The successful development of novel medical therapeutics is a process that usually needs a time period of >10 years. The costs for the development period will have to be covered by the marketing of the new drug in the long term. In an ideal situation, the novel therapeutics will be more cost-effective in patient treatment compared with the standard therapy. The first cost-effectiveness analysis for the NOACs (including apixaban, dabigatran and rivaroxaban) indicated that all NOACs are more cost-effective compared with the VKA warfarin.3 The cost for a one-year therapy with the NOACs and warfarin in the US served as the basis for this calculation. Given the current availability of more than one NOAC and the rules of the market, it appears to be likely that the costs for a therapy with NOACs will come down. Therefore, it may be expected that the NOACs, including rivaroxaban, are even more cost-effective compared with the standard therapy with VKAs in daily clinical practice.


In daily clinical practice we are currently in the luxurious situation that several NOACs have obtained clinical approval. One of the NOACs (dabigatran etexilate) belongs to the class of the direct thrombin inhibitors. The other two currently approved drugs (rivaroxaban and apixaban) belong to the group of the factor Xa inhibitors. Among them, rivaroxaban is the substance with the widest breadth of indications as a NOAC. In the near future we may see the clinical approval of another, edoxaban, as the phase III study ENGAGE-AF TIMI 48 has found edoxaban to be non-inferior to warfarin with respect to the prevention of stroke and systemic embolism.4 Given the favourable outcomes in clinical trials with NOACs compared with INR guided therapy with VKAs, it is likely that data from daily clinical practice will confirm a general benefit of the NOACs compared with VKAs.

Therefore, the future challenges will include the choice of the best NOAC for the individual patient. As there are currently no direct clinical comparisons between the NOACs available, detailed clinical considerations (age, renal function, concomitant coronary artery disease, bleeding risk and risk for stroke or systemic embolism) will have to be taken into account. The range of the approved clinical indications, as well as the therapeutic window for the single agent, will also play a major role in guiding the physician’s recommendation. Furthermore, the current development of a reversal agent (recombinant factor Xa lacking catalytic activity) that appears to be capable to reverse all (indirect or direct) factor Xa inhibitors5 and the lack of a negative signal in patients with concomitant coronary artery disease for the oral direct Xa inhibitors in general6 and a mortality reduction in the secondary prevention after acute coronary syndrome (ACS) with rivaroxaban7 may point the future direction in the use of NOACs in daily clinical practice.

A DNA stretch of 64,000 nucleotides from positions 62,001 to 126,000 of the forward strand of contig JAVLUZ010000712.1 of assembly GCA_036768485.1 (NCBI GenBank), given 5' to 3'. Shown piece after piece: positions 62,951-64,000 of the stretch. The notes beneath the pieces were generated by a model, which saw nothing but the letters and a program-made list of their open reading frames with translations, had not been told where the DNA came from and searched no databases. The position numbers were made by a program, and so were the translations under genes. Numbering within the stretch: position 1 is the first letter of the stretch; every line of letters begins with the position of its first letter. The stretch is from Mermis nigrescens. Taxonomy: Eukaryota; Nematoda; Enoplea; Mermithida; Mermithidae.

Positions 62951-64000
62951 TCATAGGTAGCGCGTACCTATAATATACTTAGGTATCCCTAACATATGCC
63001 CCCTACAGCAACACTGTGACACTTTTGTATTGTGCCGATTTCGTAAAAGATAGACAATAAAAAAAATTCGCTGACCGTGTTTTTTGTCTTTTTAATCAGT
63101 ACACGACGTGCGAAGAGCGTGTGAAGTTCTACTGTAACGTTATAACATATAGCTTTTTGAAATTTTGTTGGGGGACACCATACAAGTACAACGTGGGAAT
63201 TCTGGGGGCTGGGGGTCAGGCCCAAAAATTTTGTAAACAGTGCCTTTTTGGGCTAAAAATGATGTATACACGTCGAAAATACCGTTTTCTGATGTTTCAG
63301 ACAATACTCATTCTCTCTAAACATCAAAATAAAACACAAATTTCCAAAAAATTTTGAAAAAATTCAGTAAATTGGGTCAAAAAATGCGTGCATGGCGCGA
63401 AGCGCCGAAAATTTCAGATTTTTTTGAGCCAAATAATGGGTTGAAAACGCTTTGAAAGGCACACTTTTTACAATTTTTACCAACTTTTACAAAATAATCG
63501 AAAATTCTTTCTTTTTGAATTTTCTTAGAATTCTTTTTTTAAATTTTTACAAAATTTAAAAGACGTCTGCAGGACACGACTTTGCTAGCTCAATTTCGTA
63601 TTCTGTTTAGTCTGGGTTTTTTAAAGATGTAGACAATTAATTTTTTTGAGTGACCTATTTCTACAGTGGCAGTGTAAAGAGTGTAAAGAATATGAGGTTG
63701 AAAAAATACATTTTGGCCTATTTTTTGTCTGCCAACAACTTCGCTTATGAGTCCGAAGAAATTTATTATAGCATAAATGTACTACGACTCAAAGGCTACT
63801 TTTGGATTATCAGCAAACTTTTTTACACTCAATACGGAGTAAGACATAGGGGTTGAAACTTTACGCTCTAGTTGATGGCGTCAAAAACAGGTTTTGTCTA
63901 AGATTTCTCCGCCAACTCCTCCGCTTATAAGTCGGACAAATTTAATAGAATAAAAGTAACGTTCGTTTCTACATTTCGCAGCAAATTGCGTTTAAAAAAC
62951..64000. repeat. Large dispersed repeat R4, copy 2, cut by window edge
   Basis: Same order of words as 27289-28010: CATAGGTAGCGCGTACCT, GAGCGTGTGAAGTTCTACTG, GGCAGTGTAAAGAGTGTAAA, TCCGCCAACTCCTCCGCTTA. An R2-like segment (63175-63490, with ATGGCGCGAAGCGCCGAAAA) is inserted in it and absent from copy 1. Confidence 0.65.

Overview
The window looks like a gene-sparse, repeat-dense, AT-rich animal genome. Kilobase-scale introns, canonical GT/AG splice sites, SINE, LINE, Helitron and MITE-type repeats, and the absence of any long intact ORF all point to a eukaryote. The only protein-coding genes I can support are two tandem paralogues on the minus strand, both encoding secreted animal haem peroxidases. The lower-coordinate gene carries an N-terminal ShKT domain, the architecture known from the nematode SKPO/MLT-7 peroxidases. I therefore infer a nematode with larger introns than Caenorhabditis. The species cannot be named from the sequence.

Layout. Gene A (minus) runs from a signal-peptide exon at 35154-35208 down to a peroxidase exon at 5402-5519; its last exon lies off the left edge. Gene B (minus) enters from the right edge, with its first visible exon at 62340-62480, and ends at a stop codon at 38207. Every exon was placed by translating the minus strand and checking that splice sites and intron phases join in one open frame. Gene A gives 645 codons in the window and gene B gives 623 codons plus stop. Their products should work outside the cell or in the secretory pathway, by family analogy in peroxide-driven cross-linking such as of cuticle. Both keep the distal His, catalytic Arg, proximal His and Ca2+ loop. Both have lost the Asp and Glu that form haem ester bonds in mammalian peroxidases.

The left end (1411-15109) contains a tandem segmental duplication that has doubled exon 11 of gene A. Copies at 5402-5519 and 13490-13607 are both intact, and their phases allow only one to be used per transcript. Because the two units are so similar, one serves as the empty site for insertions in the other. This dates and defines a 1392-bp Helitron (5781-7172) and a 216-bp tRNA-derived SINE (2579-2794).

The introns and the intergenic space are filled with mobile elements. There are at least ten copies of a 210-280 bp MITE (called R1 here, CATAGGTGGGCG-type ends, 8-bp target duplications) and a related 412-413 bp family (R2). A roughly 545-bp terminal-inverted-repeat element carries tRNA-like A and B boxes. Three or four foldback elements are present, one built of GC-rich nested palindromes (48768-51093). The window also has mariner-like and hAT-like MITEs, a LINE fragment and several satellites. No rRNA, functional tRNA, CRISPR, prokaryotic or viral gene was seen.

1. Ahrens I, Peter K, Lip GY et al. Development and clinical applications of novel oral anticoagulants: part I. Clinically approved drugs. Discov Med 2012;13:433–43.
  2. Dentali F, Riva N, Crowther M et al. Efficacy and safety of the novel oral anticoagulants in atrial fibrillation: a systematic review and meta-analysis of the literature. Circulation 2012;126:2381–91.
  3. Harrington AR, Armstrong EP, Nolan PE Jr, et al. Cost-effectiveness of apixaban, Zdabigatran, rivaroxaban, and warfarin for stroke prevention in
    atrial fibrillation. Stroke 2013;44:1676–81.
  4. Guigliano RP, Ruff CT, Braunwald E et al. Edoxaban versus warfarin in patients with atrial fibrillation. N Engl J Med 2013:369:2093–104.
  5. Lu G, Deguzman FR, Hollenbach SJ et al. A specific antidote for reversal of anticoagulation by direct and indirect inhibitors of coagulation factor Xa. Nat Med 2013;19:446–51.
  6. Oldgren J, Wallentin L, Alexander JH et al. New oral anticoagulants in addition to single or dual antiplatelet therapy after an acute coronary syndrome: a systematic review and meta-analysis. Eur Heart J 2013;34:1670–80.
  7. Mega JL, Braunwald E, Wiviott SD et al. Rivaroxaban in patients with a recent acute coronary syndrome. N Engl J Med 2012;366:9–19.